With all the space video game available today, it is easy to take for granted what life would be like in space. Most games see it as an elegant and beautiful experience, with wonderful visuals to behold. In reality, space is the scariest, most dangerous environment imaginable. A cold, ruthless vacuum where absolutely no life can possibly exist. There is no atmosphere or environment in space, suitable for the survival of any living creature.
Without skills, training, or proper tools, space is a death sentence for any life-form. A moment in sunlight would make your blood boil while a moment in the shade will freeze you solid. Exposure to radiation, lack of oxygen, and flying asteroids are all part of the hazards of space. These hazards are further compounded by the fact that space travelers have to manage their own spacecraft, in addition to surviving. This is the world of Objects in Space, a space simulator that doesn’t coddle or hold your hand. In this game, you are your own Captain. The choices you make will have you live or die. From navigation to combat, and even repairs, Objects in Space puts you in the excitingly realistic scenario of interstellar space exploration.
I sat down with members of the Objects in Space development team, Flat-Earth Games, coming from the lands of Australia. I was guided to their booth, which was one of the most unique booths at the show. The team crafted their very own control station to play the game. This table-wide control center featured gauges and buttons, all designed to interface with the nature of the game. The control console required players to maneuver their ship, properly use good thruster control, and even manually target their enemies. Combat, in particular, was exciting, as players have to spin up their torpedoes in order to launch them against their chosen target.
I was given the key to start the ship, hearing the ships computer turn over, similar to an everyday vehicle. From there, I was shown the controls to maneuver and propel my starship through the black oceans of space. As I was shown this, the ships various displays were explained to me. As the captain of your own ship, there is no one else but you as the sole crew member, it is up to you to maintain power, use navigation, secure engine power, and establish your own security, all without any kind of assistance.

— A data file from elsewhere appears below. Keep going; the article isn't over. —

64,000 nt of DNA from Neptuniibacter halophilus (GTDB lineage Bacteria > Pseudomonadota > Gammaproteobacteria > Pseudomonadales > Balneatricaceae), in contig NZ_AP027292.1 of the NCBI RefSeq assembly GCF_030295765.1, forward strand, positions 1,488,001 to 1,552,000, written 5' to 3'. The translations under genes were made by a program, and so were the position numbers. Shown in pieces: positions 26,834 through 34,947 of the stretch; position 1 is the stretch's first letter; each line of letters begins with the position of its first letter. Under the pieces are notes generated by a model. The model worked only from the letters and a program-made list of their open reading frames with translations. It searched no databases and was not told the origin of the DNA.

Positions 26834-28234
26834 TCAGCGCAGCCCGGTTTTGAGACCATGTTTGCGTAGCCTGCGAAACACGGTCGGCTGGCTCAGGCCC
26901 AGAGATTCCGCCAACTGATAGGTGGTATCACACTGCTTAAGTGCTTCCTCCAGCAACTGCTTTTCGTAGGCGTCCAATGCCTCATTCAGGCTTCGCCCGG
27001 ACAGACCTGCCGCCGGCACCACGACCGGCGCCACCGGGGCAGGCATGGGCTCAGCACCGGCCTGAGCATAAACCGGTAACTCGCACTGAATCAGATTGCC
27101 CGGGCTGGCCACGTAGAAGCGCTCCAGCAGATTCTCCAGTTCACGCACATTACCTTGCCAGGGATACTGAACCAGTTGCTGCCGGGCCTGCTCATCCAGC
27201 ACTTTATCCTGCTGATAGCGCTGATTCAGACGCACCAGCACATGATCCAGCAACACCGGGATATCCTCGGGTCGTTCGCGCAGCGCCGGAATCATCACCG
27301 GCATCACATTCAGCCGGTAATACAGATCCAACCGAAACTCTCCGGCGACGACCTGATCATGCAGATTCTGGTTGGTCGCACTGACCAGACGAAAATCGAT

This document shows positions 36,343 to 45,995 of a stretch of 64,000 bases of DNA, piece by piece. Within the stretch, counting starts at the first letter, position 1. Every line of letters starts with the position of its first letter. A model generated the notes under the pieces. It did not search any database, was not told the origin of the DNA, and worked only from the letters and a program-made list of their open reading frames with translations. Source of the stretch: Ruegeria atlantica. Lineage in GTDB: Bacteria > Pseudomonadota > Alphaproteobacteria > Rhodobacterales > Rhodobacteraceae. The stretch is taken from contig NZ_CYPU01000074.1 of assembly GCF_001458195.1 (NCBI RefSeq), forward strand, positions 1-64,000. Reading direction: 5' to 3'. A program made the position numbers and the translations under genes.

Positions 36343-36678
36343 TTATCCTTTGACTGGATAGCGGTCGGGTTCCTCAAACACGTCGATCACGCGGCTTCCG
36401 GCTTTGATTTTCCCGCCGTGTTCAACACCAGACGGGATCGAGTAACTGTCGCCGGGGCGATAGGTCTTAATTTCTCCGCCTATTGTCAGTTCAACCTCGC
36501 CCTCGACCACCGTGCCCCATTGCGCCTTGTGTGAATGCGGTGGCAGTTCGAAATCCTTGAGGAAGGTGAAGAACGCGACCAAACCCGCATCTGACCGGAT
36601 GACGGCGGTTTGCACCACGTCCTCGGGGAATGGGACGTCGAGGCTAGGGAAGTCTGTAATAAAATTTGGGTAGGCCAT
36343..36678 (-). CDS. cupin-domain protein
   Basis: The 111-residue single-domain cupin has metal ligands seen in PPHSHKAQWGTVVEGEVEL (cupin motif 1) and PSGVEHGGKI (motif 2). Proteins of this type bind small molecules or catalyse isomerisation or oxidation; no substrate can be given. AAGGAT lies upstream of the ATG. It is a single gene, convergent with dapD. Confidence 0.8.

Of course, the Flat-Earth Games team showed this to me, so I wasn’t entirely in the dark. However, their tips would only be a small reprieve in this most daunting mission. I pushed the throttle button and began my approach to a nearby nebula. The radar screen showed my ship, as well as my cone of vision for potential targeting. I was warned that my blind spot, the rear of the ship, is an exploit that could be deadly.
As I made my way to the nebulae, for camouflage, an enemy pirate ship detected me. Unfortunately, I was within radar contact and weapons range. This is where the combat segments began.
Shortly after detection, another contact was confirmed bearing down on me. Its speed indicated a projectile, determined to destroy my ship. Immediately, I spun up torpedoes number 1, manually selected my target, and waited for confirmation to fire. With the flick of a switch, torpedo number 1 fired and was tracking towards the target. In this frantic moment, I spun up torpedo number 2, selected the projectile, and fired. It was a waiting game, watching these blips on a radar screen, moving closer to each other, all in an effort to survive.
I watched as the enemy torpedo closed in on my intercepting torpedoes. The two dots met, and to my despair, missed the torpedo. The game developer sitting next to me was actually nervous as to what would happen next. In a last-ditch effort, I throttle my way into a different direction, hoping to dodge the torpedo.
In a quick reprieve, my radar indicated the pirate vessel was terminated. Regrettably, just as I thought the enemy torpedo would dodge me, a massive explosion and screen shake shattered the tension. The game developer and myself lept out of our seats in surprise.
After the combat engagement concluded, my damage report assessment was in. My engine and power supply were crippled by the explosion of an EMP torpedo. I manually went into the system’s bay and managed to repair the engines. By manually removing panels and replacing components, I was successful in repairing my ship. I kind of felt like a grizzled veteran, a badass for having survived a dangerous encounter.
Alas, my confidence was not high enough to escape the inevitable. The battery supply was damaged and my ship ran out of energy, leaving me to drift alone as an Object in Space. With that, the demo concluded.
My time with Objects In Space was incredible! As a ship simulator, there is a different level of intensity and challenge, as well as a tremendous feeling of success. As I had previously mentioned in my pre-pax article, Objects In Space was likened to the submarine simulator, Silent Hunter. The decisions, strategic actions, and in-depth management of ship systems gave a sense of realism while maintaining an accessible level of play.
Shortly after the demo, I had the opportunity to talk to the team. Flat Earth Games has sought to make a different, compelling and engaging game, working on making something unique, challenging, but open to all. I even talked to one of the leads on the game. He had mentioned that real-life submariners had the opportunity to play the game. They themselves had a thrilling time with Objects In Space.
Look for Objects In Space to arrive on Steam within the next few months!